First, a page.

By Chloe Cabrera
The National Institute of Health (NIH), which is based in the University of the Philippines Manila, has created a Web-based interactive database for influenza which it is currently subjecting in a ?beta test? in coordination with the Department of Health (DOH).
Described as a “marriage of computer science and biology” by program leader Dr. Edsel Salvana, the project aims to provide a national genome library for the ?surveillance, detection, characterization, and drug-resistance monitoring of influenza virus infection cases? in the Philippines.
The project is also expected to provide users with up-to-date information on influenza strains using tables, graphs, and an interactive map showing infection rates throughout the country. Users may also input data and use the site to compute for distribution tables and graphs.
Its proponents said the Web initiative will also link viral genetic data with clinical data, and possibly provide modeling software for predicting epidemic spreads.
The database is a collaborative project of NIH in UP Manila, The Medical City, the Research Institute for Tropical Medicine (RITM), and the DOH National Epidemiology Center (NEC).
The project received a P20-million fund from the Department of Science and Technology – Philippine Council for Health Research and Development (DOST-PCHRD).
According to Salvana, the project is it is the first of its kind from a developing country, and was made at only a fraction of the cost with which similar databases have been made in developing countries.
Once released, it will be hosted by the Philippine Genome Center (PGC) and open to the public with different levels of access. Only certain users can input new data, which will then be screened by administrators before being added to the database.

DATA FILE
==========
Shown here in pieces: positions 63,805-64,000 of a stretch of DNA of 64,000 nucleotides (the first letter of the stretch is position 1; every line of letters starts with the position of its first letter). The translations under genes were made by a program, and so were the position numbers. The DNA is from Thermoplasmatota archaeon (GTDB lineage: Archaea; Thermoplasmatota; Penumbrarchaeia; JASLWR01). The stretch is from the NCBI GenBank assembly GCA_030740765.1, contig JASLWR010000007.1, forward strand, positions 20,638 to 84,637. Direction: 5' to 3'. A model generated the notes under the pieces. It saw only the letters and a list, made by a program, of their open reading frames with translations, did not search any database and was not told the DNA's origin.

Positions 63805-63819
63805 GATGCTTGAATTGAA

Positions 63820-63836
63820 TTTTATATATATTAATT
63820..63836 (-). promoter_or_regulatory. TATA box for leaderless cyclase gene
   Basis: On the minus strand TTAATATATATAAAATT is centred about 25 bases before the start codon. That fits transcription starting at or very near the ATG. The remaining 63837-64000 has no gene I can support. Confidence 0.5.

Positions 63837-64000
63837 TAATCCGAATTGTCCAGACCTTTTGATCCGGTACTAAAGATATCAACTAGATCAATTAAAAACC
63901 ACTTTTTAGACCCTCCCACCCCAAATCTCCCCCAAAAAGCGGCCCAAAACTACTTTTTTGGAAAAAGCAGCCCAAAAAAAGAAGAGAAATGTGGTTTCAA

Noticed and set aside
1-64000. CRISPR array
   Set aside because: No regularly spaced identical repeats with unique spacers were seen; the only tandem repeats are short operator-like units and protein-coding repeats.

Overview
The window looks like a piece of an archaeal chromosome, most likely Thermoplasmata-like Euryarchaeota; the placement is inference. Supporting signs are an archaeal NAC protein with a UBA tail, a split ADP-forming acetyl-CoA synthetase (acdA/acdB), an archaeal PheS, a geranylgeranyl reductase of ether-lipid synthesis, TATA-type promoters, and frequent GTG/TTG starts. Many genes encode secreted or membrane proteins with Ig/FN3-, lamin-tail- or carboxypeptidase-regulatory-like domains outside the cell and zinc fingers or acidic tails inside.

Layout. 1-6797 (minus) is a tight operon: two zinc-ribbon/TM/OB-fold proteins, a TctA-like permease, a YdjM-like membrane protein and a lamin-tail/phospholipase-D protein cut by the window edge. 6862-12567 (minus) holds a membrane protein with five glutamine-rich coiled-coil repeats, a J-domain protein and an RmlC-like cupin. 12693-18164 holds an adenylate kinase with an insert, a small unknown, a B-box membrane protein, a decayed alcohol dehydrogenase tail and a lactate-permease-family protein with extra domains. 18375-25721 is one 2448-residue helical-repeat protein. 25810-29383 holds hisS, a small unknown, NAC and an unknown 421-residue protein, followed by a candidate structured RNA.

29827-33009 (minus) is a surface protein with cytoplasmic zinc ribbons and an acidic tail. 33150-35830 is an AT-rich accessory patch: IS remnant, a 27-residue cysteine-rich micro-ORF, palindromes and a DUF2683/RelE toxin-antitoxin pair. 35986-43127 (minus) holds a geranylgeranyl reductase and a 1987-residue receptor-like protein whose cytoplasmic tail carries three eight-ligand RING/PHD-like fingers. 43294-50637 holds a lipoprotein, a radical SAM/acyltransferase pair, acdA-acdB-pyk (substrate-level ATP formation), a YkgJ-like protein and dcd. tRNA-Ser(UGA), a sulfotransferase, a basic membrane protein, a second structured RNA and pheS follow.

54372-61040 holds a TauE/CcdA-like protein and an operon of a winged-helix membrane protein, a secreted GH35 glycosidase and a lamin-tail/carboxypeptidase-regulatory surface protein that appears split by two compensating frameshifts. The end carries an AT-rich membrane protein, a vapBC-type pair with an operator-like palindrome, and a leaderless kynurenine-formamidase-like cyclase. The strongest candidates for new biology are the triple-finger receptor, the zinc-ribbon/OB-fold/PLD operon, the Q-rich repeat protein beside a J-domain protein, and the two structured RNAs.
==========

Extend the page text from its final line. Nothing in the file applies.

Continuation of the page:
“It is important to keep an eye on influenza,” Salvana explained during his presentation of the project at the PGC’s scientific symposium on Monday, April 14, at the National Institute of Physics in UP Diliman.
According to Salvana, the possibility of a contagious disease such as bird flu (A(H1N1)) combining with influenza could result in catastrophic pandemics, making the availability of up-to-date influenza data vital to the country.
There is currently no existing Web-based database on influenza in the Philippines. Salvana noted that the present data only includes basic information and infection rates.
“One of the things we really wanted to do was to work with the Department of Health in terms of taking their data and finding a home for it, and, on top of that, digitizing the influenza-like illness surveillance form they use in the field so that those could come in at almost real time,” Salvana said.
The project was first conceptualized in 2009 in response to the A(H1N1) pandemic, while the project proper lasted from 2010 to 2012.
“We developed a prototype Web-based interactive genome database for influenza-like illnesses that is ready for field testing, adopting the NEC surveillance forms in a paperless system”, Salvana said.
A total of 403 Philippine A(H1N1) samples from 2009 to 2011 were analyzed and used to test the genome library. Currently, the Website has nearly complete functionality, garnering positive feedback from stakeholders and strong interest in a public-private partnership with DOH.
Eventually, the team plans to expand the database to other diseases of public health importance, such as dengue and HIV. They also plan to incorporate the RITM’s data into the database.